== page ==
I always enjoy your article in The Signal. We have a Valencia home built in 1966 and are interested in installing a remote thermostat that we can control via our Google Home as well as our smartphones but it sounds like most thermostats can’t be installed in older homes.
Can you recommend one that we can install without hiring an electrician?
We are also interested in changing some of our light switches to be remote, as well. Some are dimmer, some two-way, some control ceiling fans and some are just single switches.
Are there types that I can order and install myself?
Thanks so much for any info.
Thank you for being a reader of the signal. I would start by contacting Honeywell, they were the originator of the Wi-Fi stats and they can better guide you as to what will and will not work, rather than trying to do that hit and miss at the store level.
I have a lot of experience with Honeywell, they’re great about getting right back to you.
Regarding your lights, if you’re handy — and it sounds like you are — then hit any of the big box stores, and they can guide you as to which switches would best fit your application.
I’m sorry that I’m being so general, I don’t want to misguide you given I don’t know the configuration of your home.
If you elect to do your own electrical, please be sure to shut down the breakers that you will be working on. Never work on this stuff live, even though it’s only 120 V. Best of luck, Bob.
My name is Trevor J., and I’m a relatively new homeowner here in Canyon Country. We have a planter that is against the stucco wall of our home and during the rains it filled with water. We ended up with water in the house. I drilled a hole to relive the water, but it still kept entering the bedroom.
I reached under the stucco, where I could see a metal thing with holes where some of the holes were filled with concrete and some not. I proceeded to fill the rest of the holes with concrete but in the next heavy rain I ended up with a worse mess.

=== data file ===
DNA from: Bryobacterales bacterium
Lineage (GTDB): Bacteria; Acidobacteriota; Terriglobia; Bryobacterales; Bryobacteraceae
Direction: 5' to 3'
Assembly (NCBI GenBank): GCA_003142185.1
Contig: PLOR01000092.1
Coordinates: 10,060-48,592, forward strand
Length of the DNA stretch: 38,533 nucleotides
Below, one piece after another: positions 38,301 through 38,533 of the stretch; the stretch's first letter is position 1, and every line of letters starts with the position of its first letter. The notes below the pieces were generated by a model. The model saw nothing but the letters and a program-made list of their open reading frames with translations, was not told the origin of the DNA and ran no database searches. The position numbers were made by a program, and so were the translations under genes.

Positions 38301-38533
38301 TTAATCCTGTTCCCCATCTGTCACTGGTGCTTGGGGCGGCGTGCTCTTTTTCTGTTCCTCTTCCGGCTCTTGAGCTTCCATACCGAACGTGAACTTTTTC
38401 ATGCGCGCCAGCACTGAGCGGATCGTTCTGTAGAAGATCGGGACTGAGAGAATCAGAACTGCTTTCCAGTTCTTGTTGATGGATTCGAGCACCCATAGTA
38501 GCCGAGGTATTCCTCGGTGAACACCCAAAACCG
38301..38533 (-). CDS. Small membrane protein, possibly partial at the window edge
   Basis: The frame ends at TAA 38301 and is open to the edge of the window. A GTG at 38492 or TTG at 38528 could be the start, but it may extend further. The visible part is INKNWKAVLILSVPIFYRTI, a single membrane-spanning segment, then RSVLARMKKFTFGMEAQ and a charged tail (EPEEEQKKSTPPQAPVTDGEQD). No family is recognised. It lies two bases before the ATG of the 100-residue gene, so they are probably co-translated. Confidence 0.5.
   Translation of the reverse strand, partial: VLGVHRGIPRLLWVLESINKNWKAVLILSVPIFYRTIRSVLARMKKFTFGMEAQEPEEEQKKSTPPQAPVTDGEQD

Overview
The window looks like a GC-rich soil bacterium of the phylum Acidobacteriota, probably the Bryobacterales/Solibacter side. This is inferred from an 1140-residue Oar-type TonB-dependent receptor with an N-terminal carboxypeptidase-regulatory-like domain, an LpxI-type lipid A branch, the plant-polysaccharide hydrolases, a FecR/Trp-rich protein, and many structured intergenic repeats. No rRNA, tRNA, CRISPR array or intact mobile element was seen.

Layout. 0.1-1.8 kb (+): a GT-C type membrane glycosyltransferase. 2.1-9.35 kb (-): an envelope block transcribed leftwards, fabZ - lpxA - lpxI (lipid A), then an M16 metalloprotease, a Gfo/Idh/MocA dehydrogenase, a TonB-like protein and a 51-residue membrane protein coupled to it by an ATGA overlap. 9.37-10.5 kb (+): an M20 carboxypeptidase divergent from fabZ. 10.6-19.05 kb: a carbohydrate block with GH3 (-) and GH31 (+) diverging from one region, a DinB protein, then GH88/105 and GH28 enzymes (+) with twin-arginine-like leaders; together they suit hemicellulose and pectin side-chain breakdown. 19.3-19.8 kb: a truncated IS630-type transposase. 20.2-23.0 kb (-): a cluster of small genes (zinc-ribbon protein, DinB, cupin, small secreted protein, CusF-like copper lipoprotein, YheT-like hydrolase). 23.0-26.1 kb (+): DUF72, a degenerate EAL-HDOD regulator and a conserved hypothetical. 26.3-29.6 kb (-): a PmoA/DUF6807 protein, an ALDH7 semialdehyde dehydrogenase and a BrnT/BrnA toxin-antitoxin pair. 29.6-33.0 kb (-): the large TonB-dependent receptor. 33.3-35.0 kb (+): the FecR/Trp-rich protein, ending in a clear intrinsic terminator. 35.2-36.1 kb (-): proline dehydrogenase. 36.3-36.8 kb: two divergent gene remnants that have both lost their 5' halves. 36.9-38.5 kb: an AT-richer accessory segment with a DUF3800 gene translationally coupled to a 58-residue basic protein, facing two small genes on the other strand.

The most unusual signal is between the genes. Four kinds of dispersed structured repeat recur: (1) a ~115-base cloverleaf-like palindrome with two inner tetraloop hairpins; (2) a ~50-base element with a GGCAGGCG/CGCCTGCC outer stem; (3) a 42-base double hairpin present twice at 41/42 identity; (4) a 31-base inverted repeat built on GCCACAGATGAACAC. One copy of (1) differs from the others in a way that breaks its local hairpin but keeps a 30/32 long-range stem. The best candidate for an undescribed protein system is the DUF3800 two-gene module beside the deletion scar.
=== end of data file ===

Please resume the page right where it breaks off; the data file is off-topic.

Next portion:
What is going on here? Were those holes NOT supposed to be filled with concrete?
First of all, there should have never been a planter box put up against a stucco wall that hasn’t been waterproofed, for this very reason.
They’ve just used the stucco as a fourth wall to this planter and obviously not done their due diligence with the stucco work, and plugged up the holes that are there to release water.
The metal piece that you are talking about is called a weep screed. It is designed to take water that has penetrated the stucco, which is porous, let it run down the waterproofing paper, and redirect it away from the house.
The holes are there for the water to drip out of. So, with them all being plugged up now, this is inviting the water to enter. I strongly urge you to hire a licensed stucco company to redo this lower elevation in its entirety, including installation of a new weep screed and a proper tie-in to the existing paper, if it is good.
Know that once they open the stucco, if they find that the paper behind the stucco is not good, they will need to continue to open additional stucco until they do find good paper. There is no way to close this unless you have quality paper meeting quality paper.
Any failure of waterproofing paper is another source for water to enter.
You’ll often see more paper deterioration on a sunny side of the home over a period of years, the weather ultimately speeds up the deterioration process.
If you’re going to keep this planter box, you’ll want to have it waterproofed while they are at it. They’ll excavate as necessary and prep the surface to receive a quality waterproofing product. Once dry, they’ll install a special foam board, which will be there to protect the waterproofing membrane from damage.
Any time you or a landscaper are working within this planter, you’ll need to use caution to not damage the waterproofing or you could end up with similar leaking issues. Good luck to you.
Robert Lamoureux has 38 years of experience as a general contractor, with separate licenses in electrical and plumbing contracting. He owns IMS Construction Inc. in Valencia. His opinions are his own, not necessarily those of The Signal. Opinions expressed in this column are not meant to replace the recommendations of a qualified contractor after that contractor has made a thorough visual inspection. Email questions to Robert at [email protected].